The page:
Afghan policeman stands in position in Kabul. File photo
At least 10 policemen were killed when Taliban fighters attacked an outpost in northern Afghanistan, officials said on Wednesday, as fighting raged across the country despite ongoing talks between Washington and the militant group.
The multi-pronged assault took place in Khwaja Alwan district of Baghlan province early Tuesday, said the provincial police spokesman Ahmad Jawed Basharat.
“The Taliban attacked the police checkpoint from several directions. The fighting lasted several hours. Ten policemen were martyred. The Taliban also suffered casualties,” he told the media.
The Taliban also ambushed the police forces sent to reinforce the checkpoint, he added.
Interior ministry spokesman Nasrat Rahimi also confirmed the toll to Afghan broadcaster Tolonews.
Dr Muhibullah Muhib — the public health director of Baghlan — gave a slightly lower death toll, saying seven bodies and two wounded policemen were brought to a local hospital after the clash.
The Taliban on Twitter later claimed responsibility for the assault, saying 17 policemen including a commander were killed during the onslaught.
Both the Taliban and Afghan security forces have been known to exaggerate or downplay casualty figures.
Afghan police and security forces have come under frequent attacks in recent weeks, even as the United States and the Taliban have held talks about a possible troop withdrawal agreement.
The Taliban have not launched a major attack on an urban centre in at least two months, spurring hopes the insurgents were purposely pulling back their forces to keep talks with the US on track.
Fighting in the rural provinces, however, appears to have continued unabated with reports of frequent skirmishes appearing daily.
Washington and the Taliban are continuing to wrangle over a possible agreement that would see US troops begin to leave Afghanistan in return for security guarantees. But both sides have said little in the last week over the status of the talks.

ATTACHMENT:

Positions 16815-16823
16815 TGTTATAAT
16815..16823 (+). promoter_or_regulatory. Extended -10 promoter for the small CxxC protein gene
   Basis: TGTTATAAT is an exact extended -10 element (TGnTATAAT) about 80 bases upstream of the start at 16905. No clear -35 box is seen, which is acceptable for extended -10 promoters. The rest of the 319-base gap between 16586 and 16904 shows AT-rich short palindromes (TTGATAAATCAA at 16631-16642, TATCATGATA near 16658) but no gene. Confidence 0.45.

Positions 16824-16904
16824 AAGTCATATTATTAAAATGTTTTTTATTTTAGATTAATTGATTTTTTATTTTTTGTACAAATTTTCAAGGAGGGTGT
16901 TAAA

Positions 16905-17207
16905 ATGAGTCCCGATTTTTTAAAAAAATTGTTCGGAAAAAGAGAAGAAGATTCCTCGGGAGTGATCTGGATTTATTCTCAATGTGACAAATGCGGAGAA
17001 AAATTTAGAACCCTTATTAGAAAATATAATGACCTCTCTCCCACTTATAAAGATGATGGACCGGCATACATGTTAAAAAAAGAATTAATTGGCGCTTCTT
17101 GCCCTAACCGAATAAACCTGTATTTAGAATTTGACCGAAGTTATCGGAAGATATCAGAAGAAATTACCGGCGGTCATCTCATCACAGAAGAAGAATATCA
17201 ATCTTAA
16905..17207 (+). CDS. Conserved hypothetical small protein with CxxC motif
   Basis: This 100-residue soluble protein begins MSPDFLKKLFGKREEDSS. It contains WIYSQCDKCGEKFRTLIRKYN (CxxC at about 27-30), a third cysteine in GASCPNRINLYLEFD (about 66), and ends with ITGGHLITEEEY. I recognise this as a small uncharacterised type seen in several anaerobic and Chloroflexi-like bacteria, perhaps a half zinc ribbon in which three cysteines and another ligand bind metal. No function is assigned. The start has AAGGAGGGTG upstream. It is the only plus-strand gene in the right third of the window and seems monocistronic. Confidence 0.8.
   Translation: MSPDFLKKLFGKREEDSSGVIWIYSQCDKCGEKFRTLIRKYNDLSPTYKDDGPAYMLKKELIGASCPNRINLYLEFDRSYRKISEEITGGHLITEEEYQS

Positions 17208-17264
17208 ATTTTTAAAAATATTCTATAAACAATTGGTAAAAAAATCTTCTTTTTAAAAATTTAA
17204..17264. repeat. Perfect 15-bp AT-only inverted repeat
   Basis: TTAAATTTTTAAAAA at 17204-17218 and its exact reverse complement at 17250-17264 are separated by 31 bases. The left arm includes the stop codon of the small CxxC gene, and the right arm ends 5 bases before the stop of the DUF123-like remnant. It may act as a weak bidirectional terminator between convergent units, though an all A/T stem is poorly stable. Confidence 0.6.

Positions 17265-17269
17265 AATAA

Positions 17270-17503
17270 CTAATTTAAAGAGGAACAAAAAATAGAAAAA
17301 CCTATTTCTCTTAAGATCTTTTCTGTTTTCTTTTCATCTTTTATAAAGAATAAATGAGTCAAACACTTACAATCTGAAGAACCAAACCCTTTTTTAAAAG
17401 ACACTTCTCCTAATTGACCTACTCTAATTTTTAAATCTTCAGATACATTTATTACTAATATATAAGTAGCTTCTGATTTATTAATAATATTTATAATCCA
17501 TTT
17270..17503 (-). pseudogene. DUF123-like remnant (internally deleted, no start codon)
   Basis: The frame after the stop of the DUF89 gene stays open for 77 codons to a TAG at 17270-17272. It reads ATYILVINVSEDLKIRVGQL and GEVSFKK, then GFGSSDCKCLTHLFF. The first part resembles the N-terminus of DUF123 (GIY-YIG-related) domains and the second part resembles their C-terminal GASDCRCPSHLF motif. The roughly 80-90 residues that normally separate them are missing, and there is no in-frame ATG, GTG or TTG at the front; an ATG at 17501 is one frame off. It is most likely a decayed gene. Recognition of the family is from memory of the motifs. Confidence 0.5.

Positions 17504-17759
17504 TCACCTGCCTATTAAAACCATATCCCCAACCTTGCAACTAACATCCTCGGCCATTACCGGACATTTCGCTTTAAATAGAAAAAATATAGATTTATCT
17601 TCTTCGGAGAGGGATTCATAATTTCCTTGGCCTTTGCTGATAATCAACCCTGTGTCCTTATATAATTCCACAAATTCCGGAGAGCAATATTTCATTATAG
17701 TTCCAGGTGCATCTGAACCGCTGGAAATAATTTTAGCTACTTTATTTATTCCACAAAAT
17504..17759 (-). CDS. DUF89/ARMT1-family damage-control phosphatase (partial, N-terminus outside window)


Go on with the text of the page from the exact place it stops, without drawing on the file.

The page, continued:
The two sides had been negotiating the deal for a year and were on the brink of an announcement in September 2019 when US President Donald Trump abruptly declared the process "dead", citing Taliban violence but it was restarted in December.
Taliban sources told AFP earlier this month they had offered to initiate a ceasefire of seven to 10 days in a bid to restart the formal negotiations, but there was no announcement of the proposal by either party.
The Taliban however claimed the attack was actually a coordinated insurgent assault on the checkpoint where the shooting took place, killing over two dozen militiamen, according to Taliban spokesman Zabihullah Mujahid.
The violence comes even as Afghan President Ashraf Ghani last week announced his 21-member team to negotiate peace with the Taliban, only to have his political opponent, Abdullah Abdullah, reject it as not inclusive enough.
Sunday evening's attack took place at a military centre where at least 150 members of the Afghan army and intelligence wing were stationed, according to government officials and the Taliban.
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The meeting also discussed the successful efforts exerted by the country to fight COVID-19 pandemic and ways to limit its impact and repercussions in all fields.
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